Gawande echoed the need to strengthen the local primary healthcare system in his lecture at the University of the Philippines Manila titled, “How Filipinos Can Live Longer.”

University of the Philippines Manila Chancellor, Dr. Michael Tee delivers the welcome remarks before Dr. Atul Gawande’s lecture on “How Filipinos Can Live Longer.” “Since 1910, Filipino health professionals have been addressing the question ‘How can Filipinos live longer?’. It is continually being answered by the College of Medicine, the College of Public Health, Philippines General Hospital, along with the colleges in the National Health Sciences Center in UP Manila.”

Results of Investing in Primary Healthcare System

Gawande cited the gains experienced by Thailand after making a substantial investment in primary healthcare to attain universal health coverage.

After lagging behind Malaysia and Vietnam, Thailand began investing heavily in its primary healthcare system in the ‘70s and ‘80s by improving access to primary healthcare services. This meant adding more rural health centers and increasing the supply of primary healthcare providers outside larger cities, the Primary Healthcare Performance Initiative (PHCPI) reported. Instead of constructing new urban hospitals, Thailand shifted its focus to building rural district hospitals and health centers from 1982 to 1986. Essentially, Thailand focused on two major goals: expanding the geographic accessibility of effective primary healthcare protecting the poor from high health costs, and improving financial accessibility to primary healthcare.

“Starting in the last decade they have not only outpaced the other countries in the region in survival, they have now matched the US’ life expectancy there at 79 years, almost 80-year life expectancy compared to 70 in the Philippines. And they’re doing that on the same budget that the Philippines has for health,” Gawande said.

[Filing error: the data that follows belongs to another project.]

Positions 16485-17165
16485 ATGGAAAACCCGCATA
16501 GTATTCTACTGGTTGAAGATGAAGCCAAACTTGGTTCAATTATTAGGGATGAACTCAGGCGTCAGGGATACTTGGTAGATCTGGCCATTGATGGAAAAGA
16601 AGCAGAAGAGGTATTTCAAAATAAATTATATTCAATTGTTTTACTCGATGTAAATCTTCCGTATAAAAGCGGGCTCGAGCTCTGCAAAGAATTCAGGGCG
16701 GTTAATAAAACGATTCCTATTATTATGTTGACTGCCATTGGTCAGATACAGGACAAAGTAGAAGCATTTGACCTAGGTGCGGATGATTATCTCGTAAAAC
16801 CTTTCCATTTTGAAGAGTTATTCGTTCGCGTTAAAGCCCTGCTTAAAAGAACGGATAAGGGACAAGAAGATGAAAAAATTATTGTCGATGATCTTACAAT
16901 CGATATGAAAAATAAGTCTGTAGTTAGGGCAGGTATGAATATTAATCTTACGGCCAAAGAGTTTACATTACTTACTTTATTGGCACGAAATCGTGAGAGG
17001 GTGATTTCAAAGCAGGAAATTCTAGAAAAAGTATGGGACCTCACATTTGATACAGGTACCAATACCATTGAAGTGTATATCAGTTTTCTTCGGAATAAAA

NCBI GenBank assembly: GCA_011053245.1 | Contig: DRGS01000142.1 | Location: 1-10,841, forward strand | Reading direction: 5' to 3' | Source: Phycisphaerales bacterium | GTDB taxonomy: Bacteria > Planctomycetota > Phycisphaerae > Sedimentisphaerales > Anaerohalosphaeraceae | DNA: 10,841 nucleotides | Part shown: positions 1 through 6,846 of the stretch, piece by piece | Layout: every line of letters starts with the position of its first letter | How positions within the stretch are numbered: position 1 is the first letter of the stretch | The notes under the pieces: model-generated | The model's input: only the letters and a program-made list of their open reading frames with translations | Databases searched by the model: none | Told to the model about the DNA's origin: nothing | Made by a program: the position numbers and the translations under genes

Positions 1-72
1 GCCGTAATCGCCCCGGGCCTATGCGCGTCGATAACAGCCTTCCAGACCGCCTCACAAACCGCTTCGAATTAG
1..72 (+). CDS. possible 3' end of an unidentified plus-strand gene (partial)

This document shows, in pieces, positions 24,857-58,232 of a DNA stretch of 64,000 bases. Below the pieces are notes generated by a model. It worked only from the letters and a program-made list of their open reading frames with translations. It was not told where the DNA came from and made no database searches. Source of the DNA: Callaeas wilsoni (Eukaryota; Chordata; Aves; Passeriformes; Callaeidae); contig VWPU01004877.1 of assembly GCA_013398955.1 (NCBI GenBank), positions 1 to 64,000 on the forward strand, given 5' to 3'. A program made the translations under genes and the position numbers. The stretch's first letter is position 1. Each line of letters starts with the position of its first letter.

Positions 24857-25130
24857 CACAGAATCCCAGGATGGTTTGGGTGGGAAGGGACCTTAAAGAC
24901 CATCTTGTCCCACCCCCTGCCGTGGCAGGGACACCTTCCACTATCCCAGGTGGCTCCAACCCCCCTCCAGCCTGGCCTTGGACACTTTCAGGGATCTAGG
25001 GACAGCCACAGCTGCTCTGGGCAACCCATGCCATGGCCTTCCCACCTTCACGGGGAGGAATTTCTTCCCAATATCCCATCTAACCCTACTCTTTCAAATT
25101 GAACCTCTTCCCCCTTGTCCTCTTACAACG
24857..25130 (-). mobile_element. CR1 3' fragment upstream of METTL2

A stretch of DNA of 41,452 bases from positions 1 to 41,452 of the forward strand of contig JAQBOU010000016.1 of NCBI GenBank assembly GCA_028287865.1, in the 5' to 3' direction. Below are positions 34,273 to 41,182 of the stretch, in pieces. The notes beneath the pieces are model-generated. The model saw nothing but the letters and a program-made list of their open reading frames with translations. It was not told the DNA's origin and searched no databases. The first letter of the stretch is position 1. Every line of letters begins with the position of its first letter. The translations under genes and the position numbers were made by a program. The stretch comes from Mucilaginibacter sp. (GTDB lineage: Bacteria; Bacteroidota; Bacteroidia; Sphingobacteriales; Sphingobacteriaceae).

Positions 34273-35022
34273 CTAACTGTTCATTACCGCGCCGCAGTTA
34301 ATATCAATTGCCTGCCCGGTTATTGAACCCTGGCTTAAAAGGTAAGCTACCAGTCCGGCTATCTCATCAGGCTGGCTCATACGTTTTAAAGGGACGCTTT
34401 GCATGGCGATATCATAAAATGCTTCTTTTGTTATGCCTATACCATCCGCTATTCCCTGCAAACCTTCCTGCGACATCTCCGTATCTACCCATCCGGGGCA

In his welcome remarks before Gawande’s lecture, University of the Philippines Manila Chancellor, Dr. Michael Tee hailed the development of a surgical checklist by a team of experts led by Gawande in 2009. The World Health Organization Safe Surgery Checklist was piloted in Tanzania, Philippines, India, Jordan, USA, Canada, United Kingdom, and New Zealand. DOH Secretary Teodoro Herbosa headed the local team that conducted the safe surgery checklist trial at the Philippine General Hospital. The checklist paved the way for a safer conduct of surgery through a 47% reduction in death rate. “In their landmark study published in the New England Journal of Medicine, through a similarly easy way, they reduced to 7%, from 11%, inpatient complications after the introduction of the Surgical Safety Checklist. Mortality went down from 1.5% to 0.8% or a NNT of 142. If annually at least 27,000 surgeries are performed in PGH, this means at least 3000 lives have been saved by a 2-minute routine since its implementation in our institution alone,” he said.

Jennifer F. Manongdo